March inflation likely hit 40-year high

WASHINGTON (AP) — With the costs of food, gas, housing and other necessities steadily rising, crushing consumers and threatening the economy, inflation in the United States has likely hit a new high. four-decade high in March.

The government’s consumer price index released on Tuesday is expected to show prices rose 8.4% from 12 months earlier, according to economists polled by data firm FactSet. That would mark the fastest year-on-year inflation since December 1981. And it would top the 7.9% 12-month increase in February, which itself hit a 40-year high.

Economists also forecast that from February to March, consumer prices jumped 1.1%. That would be the biggest month-to-month jump since 2005.


The March figures will be the first to capture the spike in gasoline prices that followed Russia’s February 24 invasion of Ukraine. Moscow’s brutal attacks triggered far-reaching Western sanctions against the Russian economy and disrupted global food and energy markets. According to AAA, the average price of a gallon of gas – $4.11 – is up 44% from a year ago, although it has fallen over the past two weeks.

Escalating energy prices have led to higher transportation costs for shipping goods and components across the economy, which in turn has contributed to higher prices for consumers.

“The war in Ukraine has complicated the outlook for inflation,” noted Luke Tilley, chief economist at Wilmington Trust.

Economists point out that since the economy emerged from the depths of the pandemic, consumers have gradually expanded their spending beyond goods to include more services. As a result, high inflation, which initially reflected mainly a shortage of goods – from cars and furniture to electronics and sports equipment – ​​gradually made its way into services as well, such as travel, healthcare and entertainment.

If the March price numbers are in line with expectations, they will reinforce expectations that the Federal Reserve will raise rates aggressively in the coming months in an attempt to slow borrowing and spending and tame high inflation. In fact, financial markets are now pricing in much steeper rate hikes this year than announced by Fed officials last month.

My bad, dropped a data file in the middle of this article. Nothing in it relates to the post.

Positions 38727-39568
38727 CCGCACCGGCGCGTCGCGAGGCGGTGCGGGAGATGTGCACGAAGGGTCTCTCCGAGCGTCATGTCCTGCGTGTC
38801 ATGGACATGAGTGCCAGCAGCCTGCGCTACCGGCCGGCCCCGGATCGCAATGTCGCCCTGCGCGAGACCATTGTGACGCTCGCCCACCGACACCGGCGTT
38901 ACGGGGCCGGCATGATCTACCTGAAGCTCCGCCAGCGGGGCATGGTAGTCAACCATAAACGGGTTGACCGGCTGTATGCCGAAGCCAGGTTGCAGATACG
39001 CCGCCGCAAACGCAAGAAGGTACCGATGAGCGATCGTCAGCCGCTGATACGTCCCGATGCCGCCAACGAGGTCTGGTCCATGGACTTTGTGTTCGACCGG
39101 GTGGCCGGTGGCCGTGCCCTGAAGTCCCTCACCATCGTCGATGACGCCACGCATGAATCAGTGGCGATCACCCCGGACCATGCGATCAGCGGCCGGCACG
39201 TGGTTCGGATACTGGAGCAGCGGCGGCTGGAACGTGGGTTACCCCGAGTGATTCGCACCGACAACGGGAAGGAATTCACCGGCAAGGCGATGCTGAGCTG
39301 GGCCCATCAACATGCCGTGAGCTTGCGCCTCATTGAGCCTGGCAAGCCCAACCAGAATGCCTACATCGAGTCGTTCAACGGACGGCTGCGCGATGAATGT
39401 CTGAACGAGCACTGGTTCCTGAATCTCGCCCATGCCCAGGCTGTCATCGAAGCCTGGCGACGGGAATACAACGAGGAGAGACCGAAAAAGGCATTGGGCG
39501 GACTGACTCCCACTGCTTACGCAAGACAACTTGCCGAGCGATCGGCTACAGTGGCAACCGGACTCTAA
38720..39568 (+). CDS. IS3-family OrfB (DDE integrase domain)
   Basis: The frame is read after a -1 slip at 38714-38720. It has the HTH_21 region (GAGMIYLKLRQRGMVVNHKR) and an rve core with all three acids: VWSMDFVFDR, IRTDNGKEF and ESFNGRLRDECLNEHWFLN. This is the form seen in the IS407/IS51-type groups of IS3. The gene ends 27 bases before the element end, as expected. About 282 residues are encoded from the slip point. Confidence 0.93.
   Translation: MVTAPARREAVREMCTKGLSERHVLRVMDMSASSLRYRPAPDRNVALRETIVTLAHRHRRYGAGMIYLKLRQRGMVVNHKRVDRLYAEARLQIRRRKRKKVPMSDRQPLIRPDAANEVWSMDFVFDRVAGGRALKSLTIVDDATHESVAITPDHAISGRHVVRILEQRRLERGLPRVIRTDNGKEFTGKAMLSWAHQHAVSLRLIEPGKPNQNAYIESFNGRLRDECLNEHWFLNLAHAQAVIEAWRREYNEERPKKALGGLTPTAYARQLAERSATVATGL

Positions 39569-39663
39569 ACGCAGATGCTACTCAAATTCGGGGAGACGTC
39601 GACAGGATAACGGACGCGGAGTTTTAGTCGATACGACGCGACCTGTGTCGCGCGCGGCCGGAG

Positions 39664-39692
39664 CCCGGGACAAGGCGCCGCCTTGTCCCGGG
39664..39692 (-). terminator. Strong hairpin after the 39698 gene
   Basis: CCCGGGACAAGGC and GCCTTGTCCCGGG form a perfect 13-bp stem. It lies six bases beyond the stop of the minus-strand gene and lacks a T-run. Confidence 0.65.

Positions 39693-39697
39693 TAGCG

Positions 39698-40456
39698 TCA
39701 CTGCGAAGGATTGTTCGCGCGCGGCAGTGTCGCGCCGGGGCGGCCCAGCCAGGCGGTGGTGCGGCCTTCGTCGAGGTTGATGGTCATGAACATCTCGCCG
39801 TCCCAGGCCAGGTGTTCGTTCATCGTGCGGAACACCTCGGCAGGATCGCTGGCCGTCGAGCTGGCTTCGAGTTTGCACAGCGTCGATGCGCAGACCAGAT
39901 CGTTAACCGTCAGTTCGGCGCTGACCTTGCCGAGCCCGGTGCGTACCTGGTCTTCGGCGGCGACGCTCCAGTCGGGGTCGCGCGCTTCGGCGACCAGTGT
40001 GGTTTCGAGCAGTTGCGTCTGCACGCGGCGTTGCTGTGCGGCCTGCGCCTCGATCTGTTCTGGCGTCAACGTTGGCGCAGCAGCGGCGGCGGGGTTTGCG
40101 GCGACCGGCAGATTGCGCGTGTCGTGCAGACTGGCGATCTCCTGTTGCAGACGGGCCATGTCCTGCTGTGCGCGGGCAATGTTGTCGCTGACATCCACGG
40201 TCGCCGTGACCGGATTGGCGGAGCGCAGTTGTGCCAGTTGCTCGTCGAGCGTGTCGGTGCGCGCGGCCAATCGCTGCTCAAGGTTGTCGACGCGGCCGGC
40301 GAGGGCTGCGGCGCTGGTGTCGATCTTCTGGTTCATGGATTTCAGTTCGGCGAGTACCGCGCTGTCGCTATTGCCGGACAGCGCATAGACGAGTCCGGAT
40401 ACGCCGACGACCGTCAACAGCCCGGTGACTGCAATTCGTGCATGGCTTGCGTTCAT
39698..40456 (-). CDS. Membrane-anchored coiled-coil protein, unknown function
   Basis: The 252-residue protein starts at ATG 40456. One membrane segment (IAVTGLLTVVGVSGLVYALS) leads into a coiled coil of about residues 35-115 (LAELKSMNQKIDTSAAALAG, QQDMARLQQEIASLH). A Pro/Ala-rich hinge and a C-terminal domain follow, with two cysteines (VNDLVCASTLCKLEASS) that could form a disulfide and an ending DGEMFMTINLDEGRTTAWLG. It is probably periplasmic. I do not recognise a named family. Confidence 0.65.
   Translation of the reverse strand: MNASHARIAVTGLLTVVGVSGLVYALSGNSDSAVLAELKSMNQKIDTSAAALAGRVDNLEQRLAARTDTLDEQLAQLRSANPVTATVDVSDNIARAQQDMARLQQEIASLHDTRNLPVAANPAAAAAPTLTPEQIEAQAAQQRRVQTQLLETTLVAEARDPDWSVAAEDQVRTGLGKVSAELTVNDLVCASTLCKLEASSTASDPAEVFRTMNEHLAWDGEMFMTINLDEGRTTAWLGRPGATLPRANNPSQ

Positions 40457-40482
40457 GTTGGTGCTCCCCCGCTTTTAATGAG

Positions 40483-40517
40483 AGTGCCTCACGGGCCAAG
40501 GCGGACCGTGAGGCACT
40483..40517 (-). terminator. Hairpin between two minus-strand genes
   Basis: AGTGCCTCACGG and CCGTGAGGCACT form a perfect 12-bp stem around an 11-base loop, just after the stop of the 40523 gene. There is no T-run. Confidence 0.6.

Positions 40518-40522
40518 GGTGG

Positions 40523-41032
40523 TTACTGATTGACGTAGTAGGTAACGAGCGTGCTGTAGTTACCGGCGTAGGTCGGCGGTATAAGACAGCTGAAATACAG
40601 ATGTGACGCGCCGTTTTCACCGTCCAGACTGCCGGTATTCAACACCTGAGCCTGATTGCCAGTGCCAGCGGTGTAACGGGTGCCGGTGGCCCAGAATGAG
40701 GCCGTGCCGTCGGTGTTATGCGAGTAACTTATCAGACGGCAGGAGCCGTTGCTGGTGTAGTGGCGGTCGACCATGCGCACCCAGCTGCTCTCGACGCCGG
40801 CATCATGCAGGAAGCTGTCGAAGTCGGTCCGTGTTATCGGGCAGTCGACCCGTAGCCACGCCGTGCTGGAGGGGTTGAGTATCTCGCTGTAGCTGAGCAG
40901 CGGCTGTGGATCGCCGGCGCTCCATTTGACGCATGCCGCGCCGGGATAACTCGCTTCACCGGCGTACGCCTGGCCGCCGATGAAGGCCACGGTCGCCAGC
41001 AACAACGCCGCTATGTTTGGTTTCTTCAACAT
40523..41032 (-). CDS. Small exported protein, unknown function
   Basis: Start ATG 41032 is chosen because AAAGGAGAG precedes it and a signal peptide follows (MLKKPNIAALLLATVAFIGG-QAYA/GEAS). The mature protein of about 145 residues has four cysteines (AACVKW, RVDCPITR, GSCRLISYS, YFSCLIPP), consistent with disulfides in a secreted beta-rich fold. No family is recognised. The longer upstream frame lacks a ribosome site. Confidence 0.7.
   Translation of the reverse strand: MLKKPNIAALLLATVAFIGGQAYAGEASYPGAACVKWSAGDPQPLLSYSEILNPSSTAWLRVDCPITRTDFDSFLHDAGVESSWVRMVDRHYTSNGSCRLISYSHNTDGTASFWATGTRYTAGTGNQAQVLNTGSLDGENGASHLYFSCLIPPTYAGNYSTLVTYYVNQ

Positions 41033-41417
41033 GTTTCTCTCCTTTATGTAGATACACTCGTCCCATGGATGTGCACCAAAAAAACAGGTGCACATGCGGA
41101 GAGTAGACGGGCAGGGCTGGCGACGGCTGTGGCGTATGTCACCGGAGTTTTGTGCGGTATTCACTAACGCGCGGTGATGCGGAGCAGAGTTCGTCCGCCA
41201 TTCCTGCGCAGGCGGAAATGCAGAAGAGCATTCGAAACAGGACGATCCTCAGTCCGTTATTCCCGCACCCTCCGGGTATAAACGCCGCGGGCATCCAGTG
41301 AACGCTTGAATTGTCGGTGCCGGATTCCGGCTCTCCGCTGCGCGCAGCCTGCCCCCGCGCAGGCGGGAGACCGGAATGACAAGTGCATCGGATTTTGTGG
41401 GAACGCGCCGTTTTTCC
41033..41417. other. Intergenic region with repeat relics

Central bank rate hikes will make loans significantly more expensive for consumers and businesses. Mortgage rates in particular, although not directly influenced by the Fed, have skyrocketed in recent weeks, making buying a home more expensive. Many economists say they worry that the Fed waited too long to start raising rates and that it would end up acting so aggressively that it would trigger a recession.

For now, the economy as a whole remains strong, with unemployment near a 50-year low and job openings near record highs. Yet soaring inflation, with its impact on the daily lives of Americans, poses a political threat to President Joe Biden and his Democratic allies as they seek to retain control of Congress in the midterm elections. of November.

Economists generally express doubts that even the large rate hikes expected from the Fed will manage to reduce inflation anywhere near the central bank‘s annual target of 2% by the end of the year. end of this year. Wilmington Trust economist Tilley said he expects year-over-year consumer inflation to still be 4.5% by the end of 2020. Before the invasion of Ukraine by Russia, he had predicted a much lower rate of 3%.

In Tuesday’s government report, even excluding volatile food and energy prices, so-called core inflation for the past 12 months is expected to have reached 6.6%, according to the FactSet survey. It would be the biggest year-over-year jump since August 1982.

Inflation, which had been largely under control for four decades, began accelerating last spring as the US and global economies rebounded with unexpected speed and strength from the brief but devastating coronavirus recession that began in spring 2020.

The recovery, fueled by huge injections of government spending and rock-bottom interest rates, has taken businesses by surprise, forcing them to scramble to meet growing customer demand. Factories, ports and freight stations have struggled to keep up, leading to chronic shipping delays and price spikes.

Critics also blame, in part, the Biden administration’s March 2021 $1.9 trillion stimulus package, which included $1,400 relief checks for most households, of contributing to overheating. an already sizzling economy.

Many Americans received pay raises, but the pace of inflation more than wiped out those gains for most people. In February, after taking inflation into account, the average hourly wage fell by 2.5% compared to the previous year. It was the 11th consecutive monthly drop in inflation-adjusted wages.

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